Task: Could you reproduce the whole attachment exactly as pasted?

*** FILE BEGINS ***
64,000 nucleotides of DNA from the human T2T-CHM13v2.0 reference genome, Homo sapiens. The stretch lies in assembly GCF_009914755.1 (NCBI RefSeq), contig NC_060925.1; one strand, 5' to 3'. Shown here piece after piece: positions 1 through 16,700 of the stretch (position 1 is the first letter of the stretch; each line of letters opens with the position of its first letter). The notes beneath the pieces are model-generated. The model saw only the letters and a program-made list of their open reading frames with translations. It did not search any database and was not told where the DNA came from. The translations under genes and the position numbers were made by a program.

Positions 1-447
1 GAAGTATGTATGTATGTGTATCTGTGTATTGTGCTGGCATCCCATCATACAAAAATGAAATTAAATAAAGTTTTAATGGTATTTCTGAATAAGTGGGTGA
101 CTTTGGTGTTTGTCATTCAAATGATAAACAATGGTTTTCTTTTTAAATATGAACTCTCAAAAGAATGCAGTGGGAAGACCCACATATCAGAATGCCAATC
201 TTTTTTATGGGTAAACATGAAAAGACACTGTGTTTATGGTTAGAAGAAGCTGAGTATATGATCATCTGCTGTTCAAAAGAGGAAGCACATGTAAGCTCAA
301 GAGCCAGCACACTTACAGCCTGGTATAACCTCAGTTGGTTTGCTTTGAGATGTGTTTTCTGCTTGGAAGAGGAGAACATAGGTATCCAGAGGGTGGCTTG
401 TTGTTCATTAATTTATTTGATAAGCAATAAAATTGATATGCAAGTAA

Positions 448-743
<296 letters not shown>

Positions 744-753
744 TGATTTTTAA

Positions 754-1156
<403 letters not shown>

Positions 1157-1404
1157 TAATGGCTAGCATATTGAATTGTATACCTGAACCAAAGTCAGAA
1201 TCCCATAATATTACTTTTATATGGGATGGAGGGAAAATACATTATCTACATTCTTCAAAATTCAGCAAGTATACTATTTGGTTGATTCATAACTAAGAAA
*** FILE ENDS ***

64,000 nucleotides of DNA from the human T2T-CHM13v2.0 reference genome, Homo sapiens. The stretch lies in assembly GCF_009914755.1 (NCBI RefSeq), contig NC_060925.1; one strand, 5' to 3'. Shown here piece after piece: positions 1 through 16,700 of the stretch (position 1 is the first letter of the stretch; each line of letters opens with the position of its first letter). The notes beneath the pieces are model-generated. The model saw only the letters and a program-made list of their open reading frames with translations. It did not search any database and was not told where the DNA came from. The translations under genes and the position numbers were made by a program.

Positions 1-447
1 GAAGTATGTATGTATGTGTATCTGTGTATTGTGCTGGCATCCCATCATACAAAAATGAAATTAAATAAAGTTTTAATGGTATTTCTGAATAAGTGGGTGA
101 CTTTGGTGTTTGTCATTCAAATGATAAACAATGGTTTTCTTTTTAAATATGAACTCTCAAAAGAATGCAGTGGGAAGACCCACATATCAGAATGCCAATC
201 TTTTTTATGGGTAAACATGAAAAGACACTGTGTTTATGGTTAGAAGAAGCTGAGTATATGATCATCTGCTGTTCAAAAGAGGAAGCACATGTAAGCTCAA
301 GAGCCAGCACACTTACAGCCTGGTATAACCTCAGTTGGTTTGCTTTGAGATGTGTTTTCTGCTTGGAAGAGGAGAACATAGGTATCCAGAGGGTGGCTTG
401 TTGTTCATTAATTTATTTGATAAGCAATAAAATTGATATGCAAGTAA

Positions 448-743
<296 letters not shown>

Positions 744-753
744 TGATTTTTAA

Positions 754-1156
<403 letters not shown>

Positions 1157-1404
1157 TAATGGCTAGCATATTGAATTGTATACCTGAACCAAAGTCAGAA
1201 TCCCATAATATTACTTTTATATGGGATGGAGGGAAAATACATTATCTACATTCTTCAAAATTCAGCAAGTATACTATTTGGTTGATTCATAACTAAGAAA